The Visible Spectrum
We make out in my grandma’s old Buick,
her button down, half buttoned down.
I’m trying to stop looking so straight.
Chop my hair so short my stepdad hates it.
The strangers walking by the fogged window
know more about me than my father.
At home, I search Etsy for rainbows.
Inventory my flannel. Wonder how I got like this,
so greedy. I’d dip my fingers into
any pot of gold which is to say any body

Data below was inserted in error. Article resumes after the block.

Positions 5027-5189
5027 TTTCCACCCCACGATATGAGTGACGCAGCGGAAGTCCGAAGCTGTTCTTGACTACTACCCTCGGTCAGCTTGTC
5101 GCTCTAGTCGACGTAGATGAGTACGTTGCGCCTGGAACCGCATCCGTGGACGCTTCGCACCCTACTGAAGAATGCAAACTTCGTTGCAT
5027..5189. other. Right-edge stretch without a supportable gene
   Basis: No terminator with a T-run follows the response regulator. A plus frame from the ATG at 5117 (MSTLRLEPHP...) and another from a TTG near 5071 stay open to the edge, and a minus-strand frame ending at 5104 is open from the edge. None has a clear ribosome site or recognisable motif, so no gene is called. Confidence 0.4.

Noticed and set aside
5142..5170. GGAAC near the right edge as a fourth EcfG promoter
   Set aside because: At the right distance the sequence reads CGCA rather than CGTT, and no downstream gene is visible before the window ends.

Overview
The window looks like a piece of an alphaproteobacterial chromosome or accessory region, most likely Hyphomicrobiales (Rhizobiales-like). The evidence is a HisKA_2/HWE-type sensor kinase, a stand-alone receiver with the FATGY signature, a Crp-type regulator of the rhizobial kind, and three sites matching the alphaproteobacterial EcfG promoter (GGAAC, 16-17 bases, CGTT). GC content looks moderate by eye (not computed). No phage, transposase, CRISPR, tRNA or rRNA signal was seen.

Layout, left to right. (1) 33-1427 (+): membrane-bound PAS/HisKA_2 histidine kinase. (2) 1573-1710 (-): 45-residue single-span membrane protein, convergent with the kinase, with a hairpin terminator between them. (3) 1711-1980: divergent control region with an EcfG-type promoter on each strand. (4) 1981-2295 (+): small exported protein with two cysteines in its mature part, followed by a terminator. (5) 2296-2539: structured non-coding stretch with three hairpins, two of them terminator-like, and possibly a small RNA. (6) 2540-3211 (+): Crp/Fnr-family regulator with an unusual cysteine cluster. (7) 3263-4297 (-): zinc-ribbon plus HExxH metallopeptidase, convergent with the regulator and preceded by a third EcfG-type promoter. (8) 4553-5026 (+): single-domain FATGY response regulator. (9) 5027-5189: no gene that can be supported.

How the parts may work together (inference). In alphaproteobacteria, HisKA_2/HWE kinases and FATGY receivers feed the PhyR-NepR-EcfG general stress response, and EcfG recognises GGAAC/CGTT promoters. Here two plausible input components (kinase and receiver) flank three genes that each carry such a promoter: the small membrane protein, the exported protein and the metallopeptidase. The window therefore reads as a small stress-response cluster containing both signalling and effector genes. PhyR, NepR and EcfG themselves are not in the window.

is wantable. Any button worth slipping through
any buttonhole like an eye, trying to see itself.
In the car, I come out to my grandma.
She says she didn’t really need to know.
But I did. Need her to know
how I’ll be telling this secret forever,
lipsticking it onto mirrors, spitting it
at men in bars.
Something about wearing mascara
means windows can only steam
when there’s a man inside, breathing.
But the men on that street know better,
glimpsed my lips on her neck and then
me, fingering the windshield clean,
winking off into the clear eye of the night.